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The Real Deal with High Fructose Corn Syrup

It seems like most anything you pick up in the grocery store has high fructose corn syrup as an ingredient. This sets off a lot of alarm bells for a lot of people, but you may still remain mystified. What, exactly, is the deal with high fructose corn syrup anyway? Well read on to find out what high fructose corn syrup is and what it isn’t!

What is High Fructose Corn Syrup?          

High fructose corn syrup (HFCS) is a sweetener used to sweeten foods and drinks. It is especially prevalent in processed and store-bought foods. It is made by an enzymatic process from gluten syrup that is made from corn.

HFCS is a relatively new food ingredient. It was first made in Japan in the late 1960’s and then came to America and entered the food supply in the early 70’s. Food manufacturers like HFCS because it is as sweet as table sugar, blends well with foods, helps to lengthen the shelf life of products it is contained in and is less expensive than other sweeteners. You can find it in sodas, salad dressings, ketchup, jams, sauces, ice cream and even bread.

Two Types of HFCS

There are two types of HFCS found in foods on the market today. The first is HFCS-55 and it’s mostly used in soft drinks. It is 55% fructose and 45% glucose. The second is HFCS-42. It is mainly used in canned fruit in syrup, ice cream, desserts and baked goods. It is 42% fructose and 58% glucose.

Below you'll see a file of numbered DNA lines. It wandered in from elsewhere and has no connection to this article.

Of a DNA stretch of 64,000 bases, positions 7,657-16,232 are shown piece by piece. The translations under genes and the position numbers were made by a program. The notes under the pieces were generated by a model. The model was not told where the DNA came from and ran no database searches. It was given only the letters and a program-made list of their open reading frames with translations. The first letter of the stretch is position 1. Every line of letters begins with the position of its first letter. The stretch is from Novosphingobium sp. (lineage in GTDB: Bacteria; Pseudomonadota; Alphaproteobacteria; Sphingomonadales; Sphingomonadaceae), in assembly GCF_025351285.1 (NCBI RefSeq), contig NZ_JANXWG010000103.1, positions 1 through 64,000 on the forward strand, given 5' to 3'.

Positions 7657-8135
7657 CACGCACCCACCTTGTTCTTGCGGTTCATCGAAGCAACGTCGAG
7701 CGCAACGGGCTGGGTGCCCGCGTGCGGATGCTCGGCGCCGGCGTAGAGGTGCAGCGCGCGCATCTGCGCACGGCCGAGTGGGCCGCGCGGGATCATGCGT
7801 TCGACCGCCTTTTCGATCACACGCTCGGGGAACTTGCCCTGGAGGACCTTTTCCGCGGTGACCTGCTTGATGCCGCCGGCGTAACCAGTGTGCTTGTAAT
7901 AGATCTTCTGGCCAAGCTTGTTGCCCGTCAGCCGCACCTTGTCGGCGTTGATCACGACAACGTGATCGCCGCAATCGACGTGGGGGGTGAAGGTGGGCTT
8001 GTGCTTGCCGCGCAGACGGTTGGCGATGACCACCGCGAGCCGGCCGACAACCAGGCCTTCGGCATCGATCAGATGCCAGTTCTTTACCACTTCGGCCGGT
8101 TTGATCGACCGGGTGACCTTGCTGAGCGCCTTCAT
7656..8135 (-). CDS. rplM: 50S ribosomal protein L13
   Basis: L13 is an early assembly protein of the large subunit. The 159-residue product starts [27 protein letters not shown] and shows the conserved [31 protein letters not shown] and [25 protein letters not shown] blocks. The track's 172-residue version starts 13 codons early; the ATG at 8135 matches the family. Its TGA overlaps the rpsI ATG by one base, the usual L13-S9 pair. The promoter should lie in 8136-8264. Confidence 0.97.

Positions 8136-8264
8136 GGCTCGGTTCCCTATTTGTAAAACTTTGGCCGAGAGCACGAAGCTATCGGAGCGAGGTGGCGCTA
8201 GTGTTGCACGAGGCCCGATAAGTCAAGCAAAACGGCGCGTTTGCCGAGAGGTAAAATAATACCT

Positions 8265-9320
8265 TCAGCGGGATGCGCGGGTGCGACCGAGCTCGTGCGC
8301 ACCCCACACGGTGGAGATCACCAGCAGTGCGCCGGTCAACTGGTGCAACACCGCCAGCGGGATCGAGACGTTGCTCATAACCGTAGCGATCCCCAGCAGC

Sugar vs HFCS

Sucrose, which is table sugar, and HFCS are both made up of two simple sugars: fructose and glucose. The ratio of glucose to fructose in sugar and HFCS is basically the same, which is a 50/50 mix. They also have the same number of calories per gram, which is 4.

The difference between the two happens on a minute level. See, in sugar the fructose and glucose are bonded together chemically, so your body has to digest the sugar in order to break it down and break the bonds between the fructose and the glucose before it will be released into the bloodstream. With HFCS, the fructose and glucose are blended together, so it doesn’t have to be digested and broken down before entering your blood stream. This leads many people to theorize that HFCS has a greater impact on your blood glucose levels than regular sugar.

Research has shown, however, that there’s no real significant difference between the two types of sugar when it comes to your body’s production of insulin and the hunger hormone ghrelin. There has been no difference found in appetite regulation, feelings of fullness and short-term energy.

The Bottom Line

The body digests any kind of sugar very rapidly. Both table sugar and HFCS enter the blood stream very fast. This explains why the impacts of the two are virtually the same. The real problem is how much sugar you are eating every day. So you should learn to read labels and avoid both sugar and HFCS when you can, and always pay attention to how much you eat on a daily basis for the best health outcome! 

Used under Creative Commons Licensing courtesy of NY State IPM Program at Cornell University

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